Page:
My friend and email copywriter extraordinaire, Ben Settle says that you can learn a lot by studying villains.
In fact, he has written two excellent books on the subject, Persuasion Secrets of the World’s Most Charismatic & Influential Villains… and… Super Villains of Persuasion… both available on Amazon.
I agree. You can learn a lot by studying villains.
Sociopaths, too. (Sadly, there’s no lack of those to study within the online marketing world.)
However… for me, I choose a different path.
The hero’s path.
You see, regardless of how clever, strong, ruthless or better equipped the villain is… the hero will ALWAYS win.
For one very interesting reason.
The hero and the villain have something in common…
A dark side.
Steven Pressfield described it best when he said, “‘Shadow’ is a term used most commonly in Jungian therapy and inner work. It means that part of our psyche that we have repressed, usually out of shame and the refusal to admit that such elements (the regret that we had children, say, or the rage we carry against ‘good’ or honorable entities) are part of us.”
But unlike the villain, the hero is ashamed of his shadow. He doesn’t want to see it or even admit that he has one. And he certainly doesn’t want others to see it.
So he rejects it and tries to deny its existence.
The key word being “tries.” Because no matter how much he denies it, the dark side is always there. And a real hero can only deny its existence for so long.
I quote Steven Pressfield again:
“‘Shadow work’ in the Jungian sense is the introspection that shines a light on these repressed parts of ourselves and allows us to see them, accept them, and integrate them into our greater consciousness.”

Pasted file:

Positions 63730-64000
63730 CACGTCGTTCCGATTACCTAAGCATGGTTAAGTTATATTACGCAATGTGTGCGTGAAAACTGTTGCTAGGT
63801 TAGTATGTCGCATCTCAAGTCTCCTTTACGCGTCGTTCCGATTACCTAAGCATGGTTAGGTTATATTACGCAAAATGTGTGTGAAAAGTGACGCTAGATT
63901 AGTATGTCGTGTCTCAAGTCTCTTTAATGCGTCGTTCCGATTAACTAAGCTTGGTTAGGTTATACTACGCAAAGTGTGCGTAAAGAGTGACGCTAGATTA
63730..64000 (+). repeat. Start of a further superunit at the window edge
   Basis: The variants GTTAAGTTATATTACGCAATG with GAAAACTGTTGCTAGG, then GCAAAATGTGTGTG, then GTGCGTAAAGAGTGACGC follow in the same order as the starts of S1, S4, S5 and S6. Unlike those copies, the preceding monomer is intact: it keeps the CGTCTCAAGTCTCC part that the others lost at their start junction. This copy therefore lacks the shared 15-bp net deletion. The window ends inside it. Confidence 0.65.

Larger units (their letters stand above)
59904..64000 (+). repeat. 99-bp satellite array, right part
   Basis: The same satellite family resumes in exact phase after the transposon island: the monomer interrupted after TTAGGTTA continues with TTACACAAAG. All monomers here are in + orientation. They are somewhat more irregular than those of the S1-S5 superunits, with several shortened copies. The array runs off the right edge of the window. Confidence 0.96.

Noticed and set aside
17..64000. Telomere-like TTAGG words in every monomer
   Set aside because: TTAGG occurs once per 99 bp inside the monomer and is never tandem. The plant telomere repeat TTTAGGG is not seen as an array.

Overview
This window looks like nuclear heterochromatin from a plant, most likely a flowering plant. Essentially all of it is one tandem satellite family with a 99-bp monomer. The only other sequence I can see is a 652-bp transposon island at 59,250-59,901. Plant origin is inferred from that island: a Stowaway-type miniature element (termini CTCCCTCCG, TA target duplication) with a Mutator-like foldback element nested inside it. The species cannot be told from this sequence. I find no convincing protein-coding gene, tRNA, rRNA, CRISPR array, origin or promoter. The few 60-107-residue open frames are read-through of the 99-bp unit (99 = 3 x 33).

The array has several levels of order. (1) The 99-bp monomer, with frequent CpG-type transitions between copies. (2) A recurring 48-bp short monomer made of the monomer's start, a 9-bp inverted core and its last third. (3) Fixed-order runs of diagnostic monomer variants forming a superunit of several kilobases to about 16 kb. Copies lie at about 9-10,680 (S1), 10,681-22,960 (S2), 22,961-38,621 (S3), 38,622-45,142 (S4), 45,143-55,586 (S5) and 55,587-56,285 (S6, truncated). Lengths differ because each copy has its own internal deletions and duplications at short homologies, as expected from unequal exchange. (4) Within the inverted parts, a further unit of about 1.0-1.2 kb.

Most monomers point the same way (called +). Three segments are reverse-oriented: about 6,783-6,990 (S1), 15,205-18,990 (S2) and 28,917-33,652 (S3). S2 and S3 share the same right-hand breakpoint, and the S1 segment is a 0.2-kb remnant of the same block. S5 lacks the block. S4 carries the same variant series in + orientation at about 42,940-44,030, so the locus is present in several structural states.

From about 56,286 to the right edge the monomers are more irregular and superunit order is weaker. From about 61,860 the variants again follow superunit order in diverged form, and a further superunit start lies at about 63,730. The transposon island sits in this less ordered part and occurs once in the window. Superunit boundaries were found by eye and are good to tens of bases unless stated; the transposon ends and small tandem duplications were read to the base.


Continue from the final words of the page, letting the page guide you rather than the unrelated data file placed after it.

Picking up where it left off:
And THAT is why the hero will always win in the end.
Because the hero is willing to do something a villain is incapable of doing…
His “shadow work.”
A hero learns and grows by facing his shadow head on.
It’s the emotionally painful “inner work” that must be done if he wants to evolve into an elevated consciousness that sparks the hero’s “second act.”
That’s the phase of life marked by inner contemplation… generosity… sharing your experience with others… reaching a hand down to pull up those who are struggling.
It’s a different motivation than the hero’s “first act”… where he’s consumed by finding his place, constructing his identity, focusing on material pursuits, etc.
Instead, the second act is motivated by what Mr. Rogers called “1, 4, 3.”
It’s the hero’s “ace up his sleeve.” Because shadow work is something that the villain can NEVER do.
It’s what guarantees that the hero will always win.
Because the hero can CHANGE.
The villain can’t.
And even if the hero loses his life at the hands of the villain… he STILL wins.
Because the hero has discovered something that the villain never will.
He has only lost his “maya” life.
The villain, on the other hand, doesn’t even realize that he’s living in a false reality. So he can never discover what the hero has discovered… the very thing that has caused this change of consciousness in his second act…
The Self with a capital “S.”
And THAT is why the hero will always win.
Yes, you can learn from the villain.
However… for me and my house, we choose to follow the hero’s journey.